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"Christis kirk of the green"; an exmination of the poem, and a study of its generic descendents in Scottish vernacular literature from the fifteenth century to the twentieth. Macaree, David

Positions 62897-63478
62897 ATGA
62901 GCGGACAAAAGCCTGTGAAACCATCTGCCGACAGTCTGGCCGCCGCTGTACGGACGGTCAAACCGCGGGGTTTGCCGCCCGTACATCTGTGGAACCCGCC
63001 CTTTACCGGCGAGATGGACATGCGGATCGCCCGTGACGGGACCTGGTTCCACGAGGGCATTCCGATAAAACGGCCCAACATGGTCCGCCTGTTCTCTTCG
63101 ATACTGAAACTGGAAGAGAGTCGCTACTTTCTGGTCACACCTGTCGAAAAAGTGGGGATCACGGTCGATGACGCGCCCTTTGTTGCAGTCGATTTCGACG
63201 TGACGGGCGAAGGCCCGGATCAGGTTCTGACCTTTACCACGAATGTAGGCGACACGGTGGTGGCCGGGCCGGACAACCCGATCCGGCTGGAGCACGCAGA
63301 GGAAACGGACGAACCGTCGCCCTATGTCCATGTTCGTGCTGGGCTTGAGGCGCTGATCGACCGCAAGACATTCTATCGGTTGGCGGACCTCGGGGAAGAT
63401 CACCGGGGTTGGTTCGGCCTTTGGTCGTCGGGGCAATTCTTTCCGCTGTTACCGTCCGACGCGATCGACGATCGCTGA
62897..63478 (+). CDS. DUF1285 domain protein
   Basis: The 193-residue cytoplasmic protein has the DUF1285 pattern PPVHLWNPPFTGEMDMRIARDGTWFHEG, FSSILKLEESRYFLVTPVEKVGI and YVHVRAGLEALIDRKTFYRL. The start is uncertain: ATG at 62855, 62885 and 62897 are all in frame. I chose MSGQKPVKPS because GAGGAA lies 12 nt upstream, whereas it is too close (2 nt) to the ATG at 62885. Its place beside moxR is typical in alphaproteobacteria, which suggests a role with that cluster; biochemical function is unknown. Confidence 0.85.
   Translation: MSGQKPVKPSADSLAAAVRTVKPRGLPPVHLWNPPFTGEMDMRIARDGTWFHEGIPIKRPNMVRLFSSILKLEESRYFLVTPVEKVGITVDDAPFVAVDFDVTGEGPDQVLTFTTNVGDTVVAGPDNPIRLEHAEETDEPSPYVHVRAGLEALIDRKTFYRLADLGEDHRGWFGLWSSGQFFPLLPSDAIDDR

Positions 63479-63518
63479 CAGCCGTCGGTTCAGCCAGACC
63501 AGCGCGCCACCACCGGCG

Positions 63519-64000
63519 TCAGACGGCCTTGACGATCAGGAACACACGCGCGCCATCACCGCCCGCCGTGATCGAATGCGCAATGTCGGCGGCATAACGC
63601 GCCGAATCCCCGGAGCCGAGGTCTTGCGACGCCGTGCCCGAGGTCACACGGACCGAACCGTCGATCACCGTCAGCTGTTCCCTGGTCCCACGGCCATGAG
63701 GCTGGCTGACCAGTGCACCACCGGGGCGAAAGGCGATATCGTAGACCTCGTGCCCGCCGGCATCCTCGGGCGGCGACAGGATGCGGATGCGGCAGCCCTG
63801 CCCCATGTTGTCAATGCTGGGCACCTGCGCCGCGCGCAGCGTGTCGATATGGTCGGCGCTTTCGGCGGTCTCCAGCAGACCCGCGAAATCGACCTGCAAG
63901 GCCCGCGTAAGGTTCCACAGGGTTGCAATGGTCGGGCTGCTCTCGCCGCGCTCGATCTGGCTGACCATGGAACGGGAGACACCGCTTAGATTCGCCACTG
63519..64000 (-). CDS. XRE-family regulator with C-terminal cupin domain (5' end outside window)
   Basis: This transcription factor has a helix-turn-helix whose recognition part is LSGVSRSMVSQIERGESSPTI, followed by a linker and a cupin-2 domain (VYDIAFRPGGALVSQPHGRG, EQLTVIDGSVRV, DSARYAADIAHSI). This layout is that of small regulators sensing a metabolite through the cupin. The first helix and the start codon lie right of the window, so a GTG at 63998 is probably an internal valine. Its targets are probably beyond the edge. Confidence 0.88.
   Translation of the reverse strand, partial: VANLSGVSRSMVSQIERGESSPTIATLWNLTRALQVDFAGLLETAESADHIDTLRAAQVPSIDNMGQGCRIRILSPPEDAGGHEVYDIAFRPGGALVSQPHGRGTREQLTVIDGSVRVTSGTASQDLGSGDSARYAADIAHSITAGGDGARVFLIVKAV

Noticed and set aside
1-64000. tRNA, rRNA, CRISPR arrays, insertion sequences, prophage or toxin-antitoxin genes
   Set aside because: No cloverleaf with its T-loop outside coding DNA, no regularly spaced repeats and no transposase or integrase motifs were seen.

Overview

In this paper, I first examine the Middle Scots poem, "Christis Kirk of the Green" (referred to as "Christ's Kirk"), and then study the poems in the Scottish vernacular which have been influenced by it. "Christ's Kirk", which may have been composed in the fifteenth century, has popular merry-making for its theme, and its creator has used a distinctive stanzaic form in his depiction of the sights of a rural fair. In my investigation, I have considered first the structural and thematic antecedents of "Christ's Kirk". My next step has been to examine its bibliographical and literary history. Thereafter, I have studied other poems of the same genre composed before the year 1560: "Peblis to the Play", "Sym and his brudir", and "The Justing and Debait at the Drum". The employment of the "Christ's Kirk" stanza — or a modified form thereof — for satirical accounts of social gatherings in eighteenth-century Scotland is the theme of Chapter 5, and its use by a modern poet describing the Edinburgh International Festival is examined in the final chapter of this thesis. By a study of these poems, drawn from five centuries of Scottish vernacular literature, I have demonstrated that the tradition established by "Christ's Kirk" has continued to be useful up to the twentieth century as one literary method of chronicling, in a satiric fashion, the actions of people at popular gatherings.

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